Green and fair taxation in the EU
EU Member States with greener tax systems tend to also have more progressive tax systems and lower inequality. Opportunities for fair, green tax reform are being missed in the recovery from COVID-19.
Tax systems across the EU are, overall, neither green enough nor fair enough. But Member States with greener tax systems – where polluters pay for a bigger share of the costs of their environmental damage – also tend to have more progressive tax systems and lower inequality. There is substantial scope for progressive environmental tax reform in many Member States, with opportunities in Central and Eastern (CE) Member States in particular, to shift taxes away from lower-income labour towards both the environment and higher-income earners.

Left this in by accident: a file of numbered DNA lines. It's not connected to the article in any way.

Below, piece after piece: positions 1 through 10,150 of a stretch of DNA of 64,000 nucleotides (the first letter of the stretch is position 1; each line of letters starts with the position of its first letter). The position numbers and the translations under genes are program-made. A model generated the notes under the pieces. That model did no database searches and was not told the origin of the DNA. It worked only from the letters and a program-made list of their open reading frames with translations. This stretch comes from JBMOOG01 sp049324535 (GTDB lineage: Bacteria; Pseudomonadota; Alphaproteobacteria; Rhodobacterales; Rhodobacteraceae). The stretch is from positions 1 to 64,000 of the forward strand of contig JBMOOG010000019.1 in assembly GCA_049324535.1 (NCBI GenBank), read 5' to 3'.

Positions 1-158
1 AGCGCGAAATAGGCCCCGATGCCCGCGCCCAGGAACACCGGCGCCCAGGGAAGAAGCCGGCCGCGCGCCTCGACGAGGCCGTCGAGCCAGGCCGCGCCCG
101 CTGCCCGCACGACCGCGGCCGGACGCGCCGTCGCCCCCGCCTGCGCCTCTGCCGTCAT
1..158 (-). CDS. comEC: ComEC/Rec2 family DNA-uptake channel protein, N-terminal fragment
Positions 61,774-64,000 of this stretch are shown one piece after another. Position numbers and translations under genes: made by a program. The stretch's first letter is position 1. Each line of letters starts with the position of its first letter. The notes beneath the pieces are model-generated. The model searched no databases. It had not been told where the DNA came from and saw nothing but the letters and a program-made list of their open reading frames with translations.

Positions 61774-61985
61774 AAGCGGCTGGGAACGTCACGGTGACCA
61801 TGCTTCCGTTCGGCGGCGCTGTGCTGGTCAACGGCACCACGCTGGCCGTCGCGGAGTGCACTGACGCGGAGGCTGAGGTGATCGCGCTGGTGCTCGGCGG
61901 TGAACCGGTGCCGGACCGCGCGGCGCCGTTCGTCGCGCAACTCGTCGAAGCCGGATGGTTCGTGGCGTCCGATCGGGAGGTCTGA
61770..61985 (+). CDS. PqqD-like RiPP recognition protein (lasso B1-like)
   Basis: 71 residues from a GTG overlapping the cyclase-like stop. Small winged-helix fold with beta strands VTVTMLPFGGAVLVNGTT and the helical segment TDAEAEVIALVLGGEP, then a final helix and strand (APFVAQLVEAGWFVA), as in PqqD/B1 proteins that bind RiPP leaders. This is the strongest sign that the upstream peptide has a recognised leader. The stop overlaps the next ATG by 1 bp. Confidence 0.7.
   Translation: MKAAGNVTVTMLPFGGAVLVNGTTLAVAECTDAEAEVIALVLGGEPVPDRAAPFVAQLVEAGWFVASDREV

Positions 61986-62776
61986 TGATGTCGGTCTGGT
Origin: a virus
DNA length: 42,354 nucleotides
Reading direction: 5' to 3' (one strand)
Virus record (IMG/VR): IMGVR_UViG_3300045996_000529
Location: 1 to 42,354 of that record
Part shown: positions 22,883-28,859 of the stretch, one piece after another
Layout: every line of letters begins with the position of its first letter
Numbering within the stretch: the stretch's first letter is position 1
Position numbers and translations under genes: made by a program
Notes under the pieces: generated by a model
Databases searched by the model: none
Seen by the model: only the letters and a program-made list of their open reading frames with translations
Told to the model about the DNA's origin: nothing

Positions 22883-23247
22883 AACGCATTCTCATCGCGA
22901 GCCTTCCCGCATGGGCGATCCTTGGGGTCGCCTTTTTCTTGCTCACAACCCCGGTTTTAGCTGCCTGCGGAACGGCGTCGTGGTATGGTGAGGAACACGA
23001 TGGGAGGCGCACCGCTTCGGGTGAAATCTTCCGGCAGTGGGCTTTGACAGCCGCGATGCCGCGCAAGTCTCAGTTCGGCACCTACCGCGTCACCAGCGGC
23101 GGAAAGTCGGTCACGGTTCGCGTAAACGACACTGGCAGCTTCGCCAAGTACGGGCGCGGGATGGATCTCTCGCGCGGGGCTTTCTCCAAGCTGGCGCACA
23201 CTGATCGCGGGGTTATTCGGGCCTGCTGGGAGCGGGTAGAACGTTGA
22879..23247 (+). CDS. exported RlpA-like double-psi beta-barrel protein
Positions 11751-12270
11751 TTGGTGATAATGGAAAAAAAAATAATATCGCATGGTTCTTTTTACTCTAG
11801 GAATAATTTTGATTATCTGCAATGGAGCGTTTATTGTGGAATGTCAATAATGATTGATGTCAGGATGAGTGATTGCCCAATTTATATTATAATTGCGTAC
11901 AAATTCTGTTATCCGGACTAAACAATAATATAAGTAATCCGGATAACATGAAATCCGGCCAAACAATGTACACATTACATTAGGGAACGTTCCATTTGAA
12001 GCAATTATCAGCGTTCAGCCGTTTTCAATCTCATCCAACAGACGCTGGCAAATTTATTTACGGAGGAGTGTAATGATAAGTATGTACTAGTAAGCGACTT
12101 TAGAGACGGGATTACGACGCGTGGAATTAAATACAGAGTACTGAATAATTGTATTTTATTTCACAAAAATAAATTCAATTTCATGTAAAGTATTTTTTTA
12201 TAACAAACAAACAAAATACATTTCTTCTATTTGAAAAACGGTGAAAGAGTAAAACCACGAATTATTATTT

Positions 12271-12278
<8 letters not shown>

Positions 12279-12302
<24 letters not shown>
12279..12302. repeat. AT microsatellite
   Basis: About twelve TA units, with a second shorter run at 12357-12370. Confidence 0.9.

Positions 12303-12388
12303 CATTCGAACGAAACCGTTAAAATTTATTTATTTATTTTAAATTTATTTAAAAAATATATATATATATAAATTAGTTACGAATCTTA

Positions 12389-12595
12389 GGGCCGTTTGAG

However, this paper shows that only a few Member States have included environmental tax reforms in their National Recovery and Resilience Plans (NRRPs), and those that have done so are among those with the greenest and fairest tax systems already. The European Semester process should put more emphasis on green and fair tax reform in all Member States to underpin a just transition to a carbon-neutral and more equal EU.